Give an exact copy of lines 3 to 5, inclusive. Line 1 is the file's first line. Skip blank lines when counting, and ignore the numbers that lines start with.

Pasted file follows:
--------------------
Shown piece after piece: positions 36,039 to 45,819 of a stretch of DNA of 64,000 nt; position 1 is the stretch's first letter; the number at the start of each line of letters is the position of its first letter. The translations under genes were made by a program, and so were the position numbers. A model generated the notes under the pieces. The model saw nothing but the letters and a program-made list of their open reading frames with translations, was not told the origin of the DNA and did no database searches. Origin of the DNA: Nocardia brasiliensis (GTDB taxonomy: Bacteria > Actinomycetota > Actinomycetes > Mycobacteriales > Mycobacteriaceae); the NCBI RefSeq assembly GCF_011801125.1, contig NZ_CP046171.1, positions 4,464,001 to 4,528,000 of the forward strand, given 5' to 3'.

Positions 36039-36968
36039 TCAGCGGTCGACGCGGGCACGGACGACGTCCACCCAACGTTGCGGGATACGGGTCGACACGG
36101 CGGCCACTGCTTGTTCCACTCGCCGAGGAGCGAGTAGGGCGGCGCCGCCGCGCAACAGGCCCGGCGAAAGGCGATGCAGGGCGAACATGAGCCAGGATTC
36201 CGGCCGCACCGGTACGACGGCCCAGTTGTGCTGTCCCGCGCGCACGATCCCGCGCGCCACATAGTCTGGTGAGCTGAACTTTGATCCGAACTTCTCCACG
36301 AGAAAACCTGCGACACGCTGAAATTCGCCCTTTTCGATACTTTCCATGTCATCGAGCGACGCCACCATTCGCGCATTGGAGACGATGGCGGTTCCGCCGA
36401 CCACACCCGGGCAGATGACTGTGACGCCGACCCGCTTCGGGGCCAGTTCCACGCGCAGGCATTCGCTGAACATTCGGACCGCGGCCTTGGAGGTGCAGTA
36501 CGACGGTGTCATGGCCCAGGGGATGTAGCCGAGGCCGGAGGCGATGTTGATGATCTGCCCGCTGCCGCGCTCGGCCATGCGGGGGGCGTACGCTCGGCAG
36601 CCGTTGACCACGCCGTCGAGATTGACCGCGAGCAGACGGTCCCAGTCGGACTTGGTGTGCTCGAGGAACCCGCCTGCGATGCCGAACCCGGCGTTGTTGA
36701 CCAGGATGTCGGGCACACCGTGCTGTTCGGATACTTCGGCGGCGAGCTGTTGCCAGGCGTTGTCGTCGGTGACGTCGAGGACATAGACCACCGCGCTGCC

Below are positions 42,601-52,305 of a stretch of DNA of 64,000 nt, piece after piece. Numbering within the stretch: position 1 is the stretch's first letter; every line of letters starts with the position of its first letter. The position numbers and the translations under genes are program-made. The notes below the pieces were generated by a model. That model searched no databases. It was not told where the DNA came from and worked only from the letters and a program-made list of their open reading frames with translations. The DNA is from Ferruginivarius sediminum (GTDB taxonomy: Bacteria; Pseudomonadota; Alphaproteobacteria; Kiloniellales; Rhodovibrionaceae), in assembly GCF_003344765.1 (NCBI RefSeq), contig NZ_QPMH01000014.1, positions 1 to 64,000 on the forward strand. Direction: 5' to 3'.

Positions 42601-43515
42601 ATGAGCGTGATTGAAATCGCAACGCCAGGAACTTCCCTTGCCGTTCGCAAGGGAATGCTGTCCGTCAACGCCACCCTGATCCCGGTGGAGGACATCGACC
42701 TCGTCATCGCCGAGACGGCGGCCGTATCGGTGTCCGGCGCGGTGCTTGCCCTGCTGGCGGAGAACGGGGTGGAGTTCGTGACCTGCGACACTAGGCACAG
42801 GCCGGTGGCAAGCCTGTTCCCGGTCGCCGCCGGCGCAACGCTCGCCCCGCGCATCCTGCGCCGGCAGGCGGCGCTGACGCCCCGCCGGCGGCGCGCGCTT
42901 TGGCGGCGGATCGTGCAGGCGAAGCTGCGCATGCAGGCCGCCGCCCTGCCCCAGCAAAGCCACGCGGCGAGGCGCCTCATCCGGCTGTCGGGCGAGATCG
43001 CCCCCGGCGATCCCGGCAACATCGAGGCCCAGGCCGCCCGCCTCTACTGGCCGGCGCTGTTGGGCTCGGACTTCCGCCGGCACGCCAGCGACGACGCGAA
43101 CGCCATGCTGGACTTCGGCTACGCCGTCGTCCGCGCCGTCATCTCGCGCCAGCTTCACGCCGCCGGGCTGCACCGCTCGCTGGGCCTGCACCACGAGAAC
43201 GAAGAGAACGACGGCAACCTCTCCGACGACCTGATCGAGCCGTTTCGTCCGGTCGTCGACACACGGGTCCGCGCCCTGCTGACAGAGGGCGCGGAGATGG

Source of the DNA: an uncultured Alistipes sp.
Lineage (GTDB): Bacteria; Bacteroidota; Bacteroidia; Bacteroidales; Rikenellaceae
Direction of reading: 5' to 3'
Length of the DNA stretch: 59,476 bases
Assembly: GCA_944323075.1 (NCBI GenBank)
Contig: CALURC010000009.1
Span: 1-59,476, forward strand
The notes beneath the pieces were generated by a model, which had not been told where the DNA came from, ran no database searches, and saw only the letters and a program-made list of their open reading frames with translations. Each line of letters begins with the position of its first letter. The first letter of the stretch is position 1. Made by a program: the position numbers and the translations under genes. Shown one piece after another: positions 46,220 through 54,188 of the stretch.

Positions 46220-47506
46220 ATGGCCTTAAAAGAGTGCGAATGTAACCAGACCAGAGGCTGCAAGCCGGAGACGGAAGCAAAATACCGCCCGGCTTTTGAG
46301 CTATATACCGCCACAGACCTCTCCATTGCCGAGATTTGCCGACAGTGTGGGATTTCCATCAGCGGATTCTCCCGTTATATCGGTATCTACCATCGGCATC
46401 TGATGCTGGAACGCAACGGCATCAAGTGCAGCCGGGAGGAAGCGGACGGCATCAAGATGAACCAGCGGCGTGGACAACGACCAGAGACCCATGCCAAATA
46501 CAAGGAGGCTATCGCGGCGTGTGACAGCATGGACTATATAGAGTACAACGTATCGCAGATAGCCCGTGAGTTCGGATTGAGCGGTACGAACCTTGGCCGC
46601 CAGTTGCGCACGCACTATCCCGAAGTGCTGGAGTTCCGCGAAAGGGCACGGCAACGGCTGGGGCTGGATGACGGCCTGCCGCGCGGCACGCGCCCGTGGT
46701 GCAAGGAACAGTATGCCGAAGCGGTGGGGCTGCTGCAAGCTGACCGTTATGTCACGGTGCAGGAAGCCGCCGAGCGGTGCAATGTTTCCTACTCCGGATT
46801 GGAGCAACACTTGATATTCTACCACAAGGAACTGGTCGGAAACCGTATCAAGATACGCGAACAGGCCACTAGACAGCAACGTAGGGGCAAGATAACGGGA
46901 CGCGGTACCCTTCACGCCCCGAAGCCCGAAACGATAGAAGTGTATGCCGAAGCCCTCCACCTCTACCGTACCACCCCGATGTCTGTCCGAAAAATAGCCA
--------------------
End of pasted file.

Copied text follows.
36039 TCAGCGGTCGACGCGGGCACGGACGACGTCCACCCAACGTTGCGGGATACGGGTCGACACGG
36101 CGGCCACTGCTTGTTCCACTCGCCGAGGAGCGAGTAGGGCGGCGCCGCCGCGCAACAGGCCCGGCGAAAGGCGATGCAGGGCGAACATGAGCCAGGATTC
36201 CGGCCGCACCGGTACGACGGCCCAGTTGTGCTGTCCCGCGCGCACGATCCCGCGCGCCACATAGTCTGGTGAGCTGAACTTTGATCCGAACTTCTCCACG